For centuries leading up to the conception and birth of Jesus, God had promised through the prophets that he would send an anointed king to save his people, Israel. This king would come as a servant and would mysteriously save his people through his suffering. This king would be glorified somehow, and in doing so, would bring redemption, salvation, and glory to not only Israel but to the entire human race.
And so it happened in a way that went far beyond Israel's expectations. In other words, God was extremely generous in fulfilling his promises. In the fulness of time, this foretold King was conceived in the womb of Mary, a virgin, by the power of the Holy Spirit, and the name given to him was Jesus. In Hebrew, this name is Yeshua (from which we get the modern day name of "Joshua"), and it literally means "God saves!"
The title "Christ" (in Hebrew: Messiah • in Greek: Christos) means "The Anointed One." In the Old Testament, priests, prophets, and kings were anointed with a flask of consecrated oil, and in several instances, the Holy Spirit came down from heaven to confirm such a sacred appointment (e.g., with Saul and David, kings of Israel). Jesus experienced this appointment in his baptism in the Jordan River, by the hands of John the Baptist, when the Holy Spirit rushes upon him, as he was baptized.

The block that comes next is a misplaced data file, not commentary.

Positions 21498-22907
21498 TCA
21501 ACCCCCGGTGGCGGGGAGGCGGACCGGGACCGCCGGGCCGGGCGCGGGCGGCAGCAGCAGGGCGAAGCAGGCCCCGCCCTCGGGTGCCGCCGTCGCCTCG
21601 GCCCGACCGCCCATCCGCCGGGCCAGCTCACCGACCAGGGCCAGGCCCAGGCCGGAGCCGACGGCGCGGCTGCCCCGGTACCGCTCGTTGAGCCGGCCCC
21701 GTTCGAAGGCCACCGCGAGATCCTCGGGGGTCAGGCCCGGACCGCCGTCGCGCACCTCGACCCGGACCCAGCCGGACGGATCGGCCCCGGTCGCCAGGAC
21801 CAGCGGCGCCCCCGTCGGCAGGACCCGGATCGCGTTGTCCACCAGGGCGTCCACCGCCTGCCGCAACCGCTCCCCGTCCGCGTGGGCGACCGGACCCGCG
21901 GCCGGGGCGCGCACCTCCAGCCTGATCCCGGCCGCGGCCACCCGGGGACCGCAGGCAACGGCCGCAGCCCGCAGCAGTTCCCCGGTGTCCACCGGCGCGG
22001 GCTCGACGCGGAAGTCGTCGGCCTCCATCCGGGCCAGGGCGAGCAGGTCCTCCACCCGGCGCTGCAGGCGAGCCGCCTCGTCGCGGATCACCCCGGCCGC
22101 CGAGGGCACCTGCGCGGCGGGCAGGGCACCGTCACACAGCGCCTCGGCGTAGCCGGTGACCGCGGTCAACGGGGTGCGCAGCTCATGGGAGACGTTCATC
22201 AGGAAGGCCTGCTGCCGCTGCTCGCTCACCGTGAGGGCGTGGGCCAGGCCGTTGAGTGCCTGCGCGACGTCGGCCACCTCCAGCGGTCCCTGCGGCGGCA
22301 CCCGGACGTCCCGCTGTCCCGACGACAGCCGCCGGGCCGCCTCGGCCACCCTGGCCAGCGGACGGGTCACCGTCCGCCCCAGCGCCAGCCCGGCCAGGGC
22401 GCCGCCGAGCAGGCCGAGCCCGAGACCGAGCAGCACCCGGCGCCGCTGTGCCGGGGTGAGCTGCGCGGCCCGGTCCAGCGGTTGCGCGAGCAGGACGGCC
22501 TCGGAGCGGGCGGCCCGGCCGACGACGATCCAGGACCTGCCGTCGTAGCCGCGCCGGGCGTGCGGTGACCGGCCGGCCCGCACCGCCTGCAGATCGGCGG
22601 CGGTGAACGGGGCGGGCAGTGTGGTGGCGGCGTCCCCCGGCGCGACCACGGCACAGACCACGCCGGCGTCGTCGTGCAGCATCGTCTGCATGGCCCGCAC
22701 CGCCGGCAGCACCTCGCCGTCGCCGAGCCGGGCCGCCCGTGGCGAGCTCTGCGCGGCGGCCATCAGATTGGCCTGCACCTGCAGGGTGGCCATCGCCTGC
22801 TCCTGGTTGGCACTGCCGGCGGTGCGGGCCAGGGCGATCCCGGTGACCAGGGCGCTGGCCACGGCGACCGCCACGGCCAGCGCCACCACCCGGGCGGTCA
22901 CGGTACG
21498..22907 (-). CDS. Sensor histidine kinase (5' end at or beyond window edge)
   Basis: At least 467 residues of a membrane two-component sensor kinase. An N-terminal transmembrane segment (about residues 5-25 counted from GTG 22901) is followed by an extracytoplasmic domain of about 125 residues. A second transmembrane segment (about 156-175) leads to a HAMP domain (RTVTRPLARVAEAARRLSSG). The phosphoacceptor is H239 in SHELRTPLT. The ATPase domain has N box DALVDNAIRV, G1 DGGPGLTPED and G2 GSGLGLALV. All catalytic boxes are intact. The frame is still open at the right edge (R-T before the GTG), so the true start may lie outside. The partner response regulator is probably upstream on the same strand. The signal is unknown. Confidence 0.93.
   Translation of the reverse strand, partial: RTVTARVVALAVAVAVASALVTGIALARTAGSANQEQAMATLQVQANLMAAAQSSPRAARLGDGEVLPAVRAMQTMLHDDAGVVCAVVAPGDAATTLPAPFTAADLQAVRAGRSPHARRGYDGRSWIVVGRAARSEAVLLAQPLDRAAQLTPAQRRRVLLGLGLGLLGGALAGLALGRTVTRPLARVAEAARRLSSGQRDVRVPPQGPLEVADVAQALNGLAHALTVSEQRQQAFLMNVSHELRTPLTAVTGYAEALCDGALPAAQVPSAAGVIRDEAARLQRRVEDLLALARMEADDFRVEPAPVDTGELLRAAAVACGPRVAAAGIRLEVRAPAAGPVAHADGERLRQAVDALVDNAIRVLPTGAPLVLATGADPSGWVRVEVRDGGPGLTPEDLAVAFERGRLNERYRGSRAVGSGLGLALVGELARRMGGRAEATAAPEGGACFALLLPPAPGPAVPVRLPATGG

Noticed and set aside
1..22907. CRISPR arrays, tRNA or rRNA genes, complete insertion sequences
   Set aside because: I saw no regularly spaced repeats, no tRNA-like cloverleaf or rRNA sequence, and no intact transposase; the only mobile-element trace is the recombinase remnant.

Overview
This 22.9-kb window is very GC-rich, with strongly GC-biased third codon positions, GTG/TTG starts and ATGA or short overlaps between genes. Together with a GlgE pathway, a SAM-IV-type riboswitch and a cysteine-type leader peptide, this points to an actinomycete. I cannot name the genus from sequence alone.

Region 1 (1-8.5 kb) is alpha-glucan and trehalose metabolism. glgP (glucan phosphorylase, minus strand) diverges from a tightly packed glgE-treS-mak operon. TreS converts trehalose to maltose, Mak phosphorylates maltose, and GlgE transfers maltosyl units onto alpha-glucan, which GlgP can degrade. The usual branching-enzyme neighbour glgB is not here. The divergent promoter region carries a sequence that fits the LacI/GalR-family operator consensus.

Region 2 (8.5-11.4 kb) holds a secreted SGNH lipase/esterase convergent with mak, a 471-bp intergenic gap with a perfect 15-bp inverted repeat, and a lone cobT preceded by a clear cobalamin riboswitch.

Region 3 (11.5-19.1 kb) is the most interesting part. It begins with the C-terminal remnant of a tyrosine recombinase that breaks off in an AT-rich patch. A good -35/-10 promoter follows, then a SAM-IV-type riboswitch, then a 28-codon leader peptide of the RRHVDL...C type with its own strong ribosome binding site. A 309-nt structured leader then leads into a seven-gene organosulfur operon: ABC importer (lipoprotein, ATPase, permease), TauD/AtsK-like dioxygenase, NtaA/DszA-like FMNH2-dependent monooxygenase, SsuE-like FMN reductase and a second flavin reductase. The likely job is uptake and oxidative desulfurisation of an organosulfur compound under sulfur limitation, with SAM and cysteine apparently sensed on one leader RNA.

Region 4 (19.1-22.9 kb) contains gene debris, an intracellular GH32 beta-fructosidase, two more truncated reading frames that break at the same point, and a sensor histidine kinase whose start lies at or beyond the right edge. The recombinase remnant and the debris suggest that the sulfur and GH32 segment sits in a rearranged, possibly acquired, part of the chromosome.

The salvation Jesus brought - as the anointed priestly and prophetic king - was far greater than the temporarily political and military victors of his royal Israelite predecessors. In fact, many of Jesus' contemporaries expected him to amass an army, defeat their Roman oppressors, and bring political sovereignty to the people of Israel. Instead, Jesus conquered the greatest enemy we all face: the powers of darkness (the demonic world) and the grip that sin has over our lives. He did this in the most incredible way: by allowing those powers to seemingly destroy him!
Jesus suffered a most excruciating death upon the Roman instrument of torture and death: the Cross. Yet, he did so completely voluntarily, without any struggle on his part. He gave his life freely as a gift, in order to atone for the sins of Israel and the entire world.